WASHINGTON DC — Global Labor Justice-International Labor Rights Forum (GLJ-IRLF), our staff, and our allied unions and community organizations around the globe mourn the loss of AFL-CIO President Richard Trumka.
As a third-generation miner and son of immigrant parents, President Trumka often publicly called on that experience as he defended important positions for working people and unions in the U.S. and around the world.
During his term as President of the United Mineworkers of America, he met South African miners challenging the South African Apartheid regime. He helped organize the U.S. Shell Boycott in solidarity with them, later earning the 1990 Letelier-Moffitt Human Rights Award from the Institute for Policy Studies in recognition of these efforts.
President Trumka also led the AFL-CIO in supporting the labor movements of Tunisia, Egypt, and Bahrain during the Arab Spring, recognizing the role that these trade unions played in challenging corporate power and government impunity and in ensuring meaningful worker protections in the 2018 U.S. Mexico Canada Trade Agreement (USMCA).
GLJ-ILRF Executive Director Jennifer Rosenbaum remembered, “In 2010, Rich welcomed and hosted the first Excluded Worker Congress meeting bringing together day laborers, domestic workers, guest workers, and global supply chain workers and their organizations. The convening including workers from Asia, Central America, the Caribbean, and Africa along with Black workers from the U.S. South. Together we analyzed how multinational corporations and global capital pit countries and workers against each other and how this exacerbated existing structural oppression around issues of race, gender, and migration status. These conversations planted the seeds that led to the founding of Global Labor Justice. Under Rich’s leadership, the AFL-CIO affiliated the predominantly immigrant National Taxi Workers Alliance; entered into partnerships with workers’ centers; and deepened collaboration with U.S. and global partners on successful efforts to adopt the ILO Domestic Workers’ Convention (C189) and then the ILO Convention to End Gender-Based Violence and Harassment (C190)."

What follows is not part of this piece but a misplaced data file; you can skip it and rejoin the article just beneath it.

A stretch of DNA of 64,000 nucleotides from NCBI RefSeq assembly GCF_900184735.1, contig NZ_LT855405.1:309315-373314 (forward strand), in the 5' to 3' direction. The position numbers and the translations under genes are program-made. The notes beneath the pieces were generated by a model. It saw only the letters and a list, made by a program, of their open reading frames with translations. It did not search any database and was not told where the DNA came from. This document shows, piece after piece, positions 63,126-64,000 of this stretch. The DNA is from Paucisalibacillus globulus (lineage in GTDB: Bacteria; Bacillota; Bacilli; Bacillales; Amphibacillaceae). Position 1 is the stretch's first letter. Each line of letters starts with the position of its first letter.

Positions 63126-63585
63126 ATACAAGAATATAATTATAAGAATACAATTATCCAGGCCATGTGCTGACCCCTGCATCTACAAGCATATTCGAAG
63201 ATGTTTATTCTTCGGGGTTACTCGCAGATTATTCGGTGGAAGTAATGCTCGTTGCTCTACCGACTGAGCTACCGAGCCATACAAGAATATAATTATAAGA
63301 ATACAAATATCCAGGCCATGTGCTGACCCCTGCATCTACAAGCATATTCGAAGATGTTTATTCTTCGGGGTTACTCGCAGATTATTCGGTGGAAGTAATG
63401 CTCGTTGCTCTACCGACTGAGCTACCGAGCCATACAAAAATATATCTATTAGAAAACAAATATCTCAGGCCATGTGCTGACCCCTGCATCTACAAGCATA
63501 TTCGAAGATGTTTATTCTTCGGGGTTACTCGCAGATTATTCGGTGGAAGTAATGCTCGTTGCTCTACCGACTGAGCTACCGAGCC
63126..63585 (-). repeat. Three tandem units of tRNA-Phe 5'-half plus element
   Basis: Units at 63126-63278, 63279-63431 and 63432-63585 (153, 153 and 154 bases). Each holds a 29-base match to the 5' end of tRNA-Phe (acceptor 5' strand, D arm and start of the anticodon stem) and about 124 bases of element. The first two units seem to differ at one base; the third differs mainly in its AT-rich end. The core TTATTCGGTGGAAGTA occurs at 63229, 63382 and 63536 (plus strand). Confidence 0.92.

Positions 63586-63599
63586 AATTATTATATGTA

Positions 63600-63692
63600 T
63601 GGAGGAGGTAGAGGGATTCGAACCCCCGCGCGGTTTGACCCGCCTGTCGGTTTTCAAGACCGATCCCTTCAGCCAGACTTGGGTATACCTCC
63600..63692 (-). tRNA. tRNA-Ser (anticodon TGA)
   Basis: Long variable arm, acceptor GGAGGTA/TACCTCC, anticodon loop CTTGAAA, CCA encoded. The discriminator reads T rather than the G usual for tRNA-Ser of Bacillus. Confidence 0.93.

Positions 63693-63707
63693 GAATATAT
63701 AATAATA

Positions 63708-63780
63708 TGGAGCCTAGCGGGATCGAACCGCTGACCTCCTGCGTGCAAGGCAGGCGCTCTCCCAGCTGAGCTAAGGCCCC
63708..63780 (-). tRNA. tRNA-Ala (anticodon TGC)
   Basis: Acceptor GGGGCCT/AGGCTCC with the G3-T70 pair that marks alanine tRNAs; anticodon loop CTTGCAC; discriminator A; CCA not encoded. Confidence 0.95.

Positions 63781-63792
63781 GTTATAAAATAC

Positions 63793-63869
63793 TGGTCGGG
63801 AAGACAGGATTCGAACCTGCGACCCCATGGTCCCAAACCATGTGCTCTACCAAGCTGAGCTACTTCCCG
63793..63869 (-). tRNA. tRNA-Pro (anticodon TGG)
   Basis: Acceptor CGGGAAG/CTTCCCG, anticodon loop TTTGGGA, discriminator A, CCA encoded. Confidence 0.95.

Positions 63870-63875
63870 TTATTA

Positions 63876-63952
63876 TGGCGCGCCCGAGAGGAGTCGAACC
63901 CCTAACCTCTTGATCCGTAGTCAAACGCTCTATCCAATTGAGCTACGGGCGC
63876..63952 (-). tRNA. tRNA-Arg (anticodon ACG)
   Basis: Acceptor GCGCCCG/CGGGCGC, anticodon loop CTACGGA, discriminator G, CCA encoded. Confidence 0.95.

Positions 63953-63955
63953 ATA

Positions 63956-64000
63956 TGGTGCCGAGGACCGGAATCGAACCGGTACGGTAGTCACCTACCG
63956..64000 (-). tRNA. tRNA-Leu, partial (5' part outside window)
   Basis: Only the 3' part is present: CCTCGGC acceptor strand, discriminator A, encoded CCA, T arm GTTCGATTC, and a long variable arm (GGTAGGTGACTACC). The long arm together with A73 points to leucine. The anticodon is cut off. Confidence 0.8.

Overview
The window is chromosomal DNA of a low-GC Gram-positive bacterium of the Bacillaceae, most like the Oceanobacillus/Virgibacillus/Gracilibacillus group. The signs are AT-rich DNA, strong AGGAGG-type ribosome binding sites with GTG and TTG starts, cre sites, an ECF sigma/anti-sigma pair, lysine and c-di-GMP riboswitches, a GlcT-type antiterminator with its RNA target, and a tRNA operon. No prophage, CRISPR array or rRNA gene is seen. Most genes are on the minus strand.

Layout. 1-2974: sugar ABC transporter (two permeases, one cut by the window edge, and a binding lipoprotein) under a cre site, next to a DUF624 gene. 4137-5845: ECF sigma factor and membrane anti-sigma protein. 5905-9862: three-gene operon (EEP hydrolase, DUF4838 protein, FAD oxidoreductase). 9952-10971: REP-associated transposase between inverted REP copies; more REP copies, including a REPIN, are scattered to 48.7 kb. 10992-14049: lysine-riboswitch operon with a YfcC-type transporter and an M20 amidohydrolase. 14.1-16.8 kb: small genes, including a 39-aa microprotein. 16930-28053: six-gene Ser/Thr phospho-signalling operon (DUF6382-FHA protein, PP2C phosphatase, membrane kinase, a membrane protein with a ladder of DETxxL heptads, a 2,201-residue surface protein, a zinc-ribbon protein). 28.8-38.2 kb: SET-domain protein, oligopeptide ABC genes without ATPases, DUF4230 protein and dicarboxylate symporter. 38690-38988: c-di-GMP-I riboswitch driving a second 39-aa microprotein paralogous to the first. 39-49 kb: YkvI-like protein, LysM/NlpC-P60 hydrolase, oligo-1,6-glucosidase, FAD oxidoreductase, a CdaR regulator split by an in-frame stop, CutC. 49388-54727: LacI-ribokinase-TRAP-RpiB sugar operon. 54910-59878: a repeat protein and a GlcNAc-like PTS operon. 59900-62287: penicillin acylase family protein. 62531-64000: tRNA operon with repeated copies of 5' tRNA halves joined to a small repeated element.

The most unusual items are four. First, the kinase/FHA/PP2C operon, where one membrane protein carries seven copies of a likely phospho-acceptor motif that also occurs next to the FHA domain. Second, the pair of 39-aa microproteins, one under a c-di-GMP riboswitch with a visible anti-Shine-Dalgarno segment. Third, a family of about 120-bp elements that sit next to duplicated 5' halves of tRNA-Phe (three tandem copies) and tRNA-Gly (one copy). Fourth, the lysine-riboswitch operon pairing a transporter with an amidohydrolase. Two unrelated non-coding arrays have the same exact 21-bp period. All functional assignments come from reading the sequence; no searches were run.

Much of President Trumka’s recent efforts focused on passing the Pro Act — legislation that would update labor law provisions so workers in the U.S. can effectively exercise the right to organize and collectively bargain. The Pro Act would strengthen the U.S. labor movement along with transnational labor efforts. We urge those in Congress to honor President Trumka’s memory through concrete action to pass the Pro Act.
President Trumka’s recent leadership with the Biden Administration has also been critical in advancing a U.S. agenda that empowers unions and workers as a part of U.S. trade, development, and foreign policy. This includes locating U.S. efforts in a broader cooperation with the ILO and other multilateral efforts. President Trumka was clear that worker-centered policy must include workers around the world.”
We send our deepest condolences to his family and friends as we honor President Trumka’s powerful legacy—he fought hard battles and left the world a better place for unions and working people. We also send our solidarity to the leaders at the AFL-CIO who carry forward the work at this critical time.